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A practical guide to building a country on the internet

Building a country on the internet is one of those ideas that people almost always get interested in when I mention it. For some reason, the idea has a lot of charisma.
But what does a country on the internet mean?
In short, a country on the internet means that a virtual entity provides most of the functions that you today would get from a nation state.
But more deeply, what it really means is that there is the possibility of making a much better life for everyone. To help ensure freedom and equal opportunities for all the fine people on this good earth.
So, how can someone make a country on the internet?
A good place to start is to see what the current criteria are for establishing a new country.

1. It has borders

This is a tough one for a virtual country. Perhaps the definition can be stretched to include a membership in place of a border. Or perhaps just have a small physical piece of land, like an embassy. Or perhaps you should short-cut the whole process by partnering with some futuristically minded existing micro-nation.

2. It is recognized by other countries as a sovereign state

This can be done the hard way, by getting other countries to support it.
But it can also be achieved by the mentioned method of cooperating with one of the many already recognized micro-nations, or progressive small countries. Provided you can pull it off legally, what would a country need to be substantively to be seen as one? I’d propose this:

3. An institution that solves shared common problems of participating individuals, particularly in regard to public goods problems

We can call this the functional requirement of making a country. Since you’re making a country on the internet and not a normal country, you’d have a lot of different constraints than normal countries. Firstly you’d have to get citizens voluntarily, which means it should be a lot better than any of the current alternatives. And secondly, you’ll need to co-exist peacefully with existing landholding countries.
In order to start imagining what your country on the internet might be like, it is worth learning what historical requirements there are for countries to exist, so you don’t make any mistakes we already know about.

Nation state
Nation states as we now know them came to be as late as the 1600s. This is hard to even imagine since they feel so permanent and fundamental. They were built on the idea that “a people” should govern itself. This feels quite obsolete today since they’ve changed dramatically over the last 200 years, mostly growing in size and becoming more stable. After the American Revolution, they also became less ethnically based and more democratic.

I found two good reasons why countries didn’t exist before they started existing:
  • Agriculture Before agriculture, people didn’t have the surplus needed to pay for the admin of running a civilization or a country. With agriculture, people were sort of forced into living stationary lives, with many of the problems which come with that (like the fact that you’re an easy target for “tax Collectors”). Lesson: How people make money is a key constraint for what social organization is possible. Remote workers and digital nomads are economically freed again to move around and live closer to the nomadic past we’re adapted to, so it should work for them.
  • Violence Empires of that past didn’t seem to primarily exist to be some communal problem-solving mechanism. It looks at least, for a layman like me, that those with the biggest armies threatened people so that they would have to give them stuff in exchange for not killing them. The best example of this is the Mongols, which didn’t seem to do much except raid and demand tribute. But people won’t give stuff unless the threat is credible. A measure of this is how easy it is for the few to win over the many in a battle. This is decided by the balance of offensive and defensive technologies at various points in history. In medieval times, knights ruled the land because a regular peasant didn’t stand a chance in direct battle. Then, the gun was invented. A peasant with a gun is about as lethal as an aristocrat with one, so the balance shifted in favor of the individual away from the state. Then bigger guns were invented, and now an army with machine guns (and later bombs) could take on a lot of peasants with guns and gave the state a massive advantage. That brings us up to the twentieth century. Lesson: If someone can just take your citizens’ things with bigger-army-diplomacy, it’s not going to last. So make sure your citizens have adequate defensive technology.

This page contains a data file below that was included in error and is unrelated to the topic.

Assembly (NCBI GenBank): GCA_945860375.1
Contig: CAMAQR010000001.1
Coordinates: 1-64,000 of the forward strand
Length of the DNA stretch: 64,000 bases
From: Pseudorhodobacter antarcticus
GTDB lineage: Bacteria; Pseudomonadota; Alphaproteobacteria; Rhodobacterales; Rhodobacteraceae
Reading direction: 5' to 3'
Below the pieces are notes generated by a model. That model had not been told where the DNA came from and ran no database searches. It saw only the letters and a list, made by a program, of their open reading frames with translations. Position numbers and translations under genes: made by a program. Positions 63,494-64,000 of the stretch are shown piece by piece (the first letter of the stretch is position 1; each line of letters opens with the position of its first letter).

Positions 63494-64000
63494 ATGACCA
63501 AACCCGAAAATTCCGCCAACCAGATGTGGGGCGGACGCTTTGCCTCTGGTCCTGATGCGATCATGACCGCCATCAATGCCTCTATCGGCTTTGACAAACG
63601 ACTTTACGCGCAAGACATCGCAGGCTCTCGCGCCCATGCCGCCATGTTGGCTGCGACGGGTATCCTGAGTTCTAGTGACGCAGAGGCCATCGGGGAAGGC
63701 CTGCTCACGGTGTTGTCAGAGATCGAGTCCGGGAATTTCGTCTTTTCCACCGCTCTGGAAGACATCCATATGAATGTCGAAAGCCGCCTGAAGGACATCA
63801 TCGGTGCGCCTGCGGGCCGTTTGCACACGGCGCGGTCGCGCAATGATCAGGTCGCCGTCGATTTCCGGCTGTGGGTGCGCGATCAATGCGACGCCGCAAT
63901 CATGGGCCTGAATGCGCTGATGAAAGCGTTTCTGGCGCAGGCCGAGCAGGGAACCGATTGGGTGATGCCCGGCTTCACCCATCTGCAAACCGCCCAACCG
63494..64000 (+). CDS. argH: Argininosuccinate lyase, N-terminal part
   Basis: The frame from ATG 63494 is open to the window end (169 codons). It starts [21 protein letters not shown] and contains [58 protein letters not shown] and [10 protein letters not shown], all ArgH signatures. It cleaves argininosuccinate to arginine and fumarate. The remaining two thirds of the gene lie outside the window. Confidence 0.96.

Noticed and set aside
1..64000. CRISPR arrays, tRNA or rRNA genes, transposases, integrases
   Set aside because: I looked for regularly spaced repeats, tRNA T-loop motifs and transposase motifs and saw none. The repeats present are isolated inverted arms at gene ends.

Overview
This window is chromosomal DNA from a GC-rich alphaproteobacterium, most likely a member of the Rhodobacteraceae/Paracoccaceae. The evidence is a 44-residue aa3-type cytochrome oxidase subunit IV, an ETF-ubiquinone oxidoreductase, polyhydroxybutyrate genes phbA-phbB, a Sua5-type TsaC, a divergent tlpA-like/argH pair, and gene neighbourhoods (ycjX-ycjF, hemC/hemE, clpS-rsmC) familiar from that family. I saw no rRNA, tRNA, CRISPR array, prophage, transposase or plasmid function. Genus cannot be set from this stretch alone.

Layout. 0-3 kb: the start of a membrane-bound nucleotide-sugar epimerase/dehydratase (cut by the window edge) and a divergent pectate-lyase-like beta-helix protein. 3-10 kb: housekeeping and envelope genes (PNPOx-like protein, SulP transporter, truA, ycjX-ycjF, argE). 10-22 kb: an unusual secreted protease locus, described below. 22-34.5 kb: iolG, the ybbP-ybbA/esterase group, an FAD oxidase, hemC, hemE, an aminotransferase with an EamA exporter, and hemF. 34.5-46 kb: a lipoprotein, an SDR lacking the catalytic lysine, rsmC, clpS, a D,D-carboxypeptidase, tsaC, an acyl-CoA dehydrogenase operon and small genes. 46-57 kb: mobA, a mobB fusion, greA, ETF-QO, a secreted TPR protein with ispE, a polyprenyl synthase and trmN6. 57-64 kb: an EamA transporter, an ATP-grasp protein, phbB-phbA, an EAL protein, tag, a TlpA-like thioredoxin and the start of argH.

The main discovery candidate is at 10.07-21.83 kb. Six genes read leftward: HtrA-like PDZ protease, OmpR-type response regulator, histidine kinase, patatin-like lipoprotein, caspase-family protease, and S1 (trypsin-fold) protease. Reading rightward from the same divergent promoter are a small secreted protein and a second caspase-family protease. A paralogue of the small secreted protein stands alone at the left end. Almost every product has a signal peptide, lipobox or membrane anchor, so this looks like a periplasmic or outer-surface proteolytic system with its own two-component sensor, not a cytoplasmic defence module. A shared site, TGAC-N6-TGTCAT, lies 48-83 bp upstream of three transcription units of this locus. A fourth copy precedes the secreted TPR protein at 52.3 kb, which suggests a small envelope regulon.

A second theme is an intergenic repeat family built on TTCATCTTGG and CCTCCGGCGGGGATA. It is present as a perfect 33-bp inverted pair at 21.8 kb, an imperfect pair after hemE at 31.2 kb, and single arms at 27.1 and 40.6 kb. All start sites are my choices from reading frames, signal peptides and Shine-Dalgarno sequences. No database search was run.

Concept: The logic of violence in the 21st century
With the internet and encryption, it’s become a lot harder to steal things, even if you have all the bombs. Just imagine how weird it is that people can transact anonymously to sell illegal goods in one country, and that country then can’t get the money back even though they can watch the transaction publicly. Or think about how hard it would be to decide who should tax a permanent digital nomad who works in a remote company.
For the first time, the logic of violence seems turned on its head. It has become harder to steal things than it is to prevent them from being stolen.
The logical conclusion if this is true (and yes, I do realize there’s a lot of huge-if-true in this), is that social organizations based on voluntary participation will be more competitive, because it’s too hard to take things by force.

Okay, so let’s say you now buy into the idea that maybe the first country on the internet will emerge in this century. You think the fundamental requirements to make a country on the internet can be met. Would it be good or bad?
Or put differently, why would a country on the internet be worth making? Five possible justifications are:
1. Geographical borders are obsolete and impractical
The internet has removed the role of the geographical border, but it’s still there as far as countries are concerned. Cheap air travel and remote work have made people increasingly mobile, but they still have to deal with the problem that they can’t take their country’s services with them abroad. Also, I just don’t understand why my friend Kojo who works remotely, grew up on the internet and speaks perfect English, can only travel to 2 or 3 countries freely because he happened to be born in Ghana.
Not to mention the practical difficulty of hiring across borders, where you can’t access any social safety net and you have unclear legal security.
2. A lot of countries are really bad
This is easy to forget for those of us who live in a country that is somewhat good, or at least feels sort of acceptable. But a lot of countries are really awful. They provide next to zero services in return for taxes and are led by incompetent leaders who insist on telling people what to do, in detail, all the time. Other countries are so corrupt, they have few resources left to solve common problems. In practice, these systems exist more as a mechanism for particular people to enrich themselves than a common problem-solving one.